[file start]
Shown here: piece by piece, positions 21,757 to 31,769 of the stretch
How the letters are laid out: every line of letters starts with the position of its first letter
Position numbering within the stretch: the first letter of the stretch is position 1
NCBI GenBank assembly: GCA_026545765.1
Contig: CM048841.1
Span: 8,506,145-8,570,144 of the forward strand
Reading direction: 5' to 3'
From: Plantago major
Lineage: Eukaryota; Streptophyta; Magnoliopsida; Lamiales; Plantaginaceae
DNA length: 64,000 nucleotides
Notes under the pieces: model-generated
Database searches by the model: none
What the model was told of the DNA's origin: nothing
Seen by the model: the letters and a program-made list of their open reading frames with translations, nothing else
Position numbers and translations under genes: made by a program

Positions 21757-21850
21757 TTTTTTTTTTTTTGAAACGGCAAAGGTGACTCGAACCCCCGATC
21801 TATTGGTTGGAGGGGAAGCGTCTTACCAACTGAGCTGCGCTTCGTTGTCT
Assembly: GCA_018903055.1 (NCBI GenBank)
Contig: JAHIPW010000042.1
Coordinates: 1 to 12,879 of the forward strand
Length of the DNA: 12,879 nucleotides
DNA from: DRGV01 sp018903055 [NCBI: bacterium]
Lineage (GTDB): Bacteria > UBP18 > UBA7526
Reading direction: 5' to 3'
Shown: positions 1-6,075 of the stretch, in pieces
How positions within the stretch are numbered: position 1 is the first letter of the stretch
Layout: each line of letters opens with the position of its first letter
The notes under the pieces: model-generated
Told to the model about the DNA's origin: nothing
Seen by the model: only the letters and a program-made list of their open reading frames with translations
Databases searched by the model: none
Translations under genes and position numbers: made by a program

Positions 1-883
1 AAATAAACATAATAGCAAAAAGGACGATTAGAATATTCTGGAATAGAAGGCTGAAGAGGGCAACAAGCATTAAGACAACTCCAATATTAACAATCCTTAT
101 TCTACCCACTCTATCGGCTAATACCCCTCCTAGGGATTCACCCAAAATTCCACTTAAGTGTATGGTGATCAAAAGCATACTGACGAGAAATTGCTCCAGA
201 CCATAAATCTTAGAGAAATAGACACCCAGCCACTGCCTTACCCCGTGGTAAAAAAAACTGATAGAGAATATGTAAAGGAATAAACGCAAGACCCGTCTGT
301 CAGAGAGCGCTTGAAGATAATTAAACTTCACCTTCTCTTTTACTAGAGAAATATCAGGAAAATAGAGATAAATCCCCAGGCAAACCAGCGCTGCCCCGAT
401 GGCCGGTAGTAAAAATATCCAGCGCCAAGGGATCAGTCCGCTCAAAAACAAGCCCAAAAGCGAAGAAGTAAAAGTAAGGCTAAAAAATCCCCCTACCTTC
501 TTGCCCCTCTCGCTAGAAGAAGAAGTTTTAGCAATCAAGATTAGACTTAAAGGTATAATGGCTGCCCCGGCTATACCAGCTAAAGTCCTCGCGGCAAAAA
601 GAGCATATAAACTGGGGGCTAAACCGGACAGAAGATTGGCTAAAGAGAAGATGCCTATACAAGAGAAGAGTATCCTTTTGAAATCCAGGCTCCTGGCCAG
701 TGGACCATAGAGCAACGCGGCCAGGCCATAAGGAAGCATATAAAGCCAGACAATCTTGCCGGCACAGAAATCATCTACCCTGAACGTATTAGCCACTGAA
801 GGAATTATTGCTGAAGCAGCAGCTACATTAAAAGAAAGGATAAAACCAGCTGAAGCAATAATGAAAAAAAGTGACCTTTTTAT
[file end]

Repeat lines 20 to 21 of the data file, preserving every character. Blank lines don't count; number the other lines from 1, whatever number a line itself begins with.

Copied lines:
Contig: JAHIPW010000042.1
Coordinates: 1 to 12,879 of the forward strand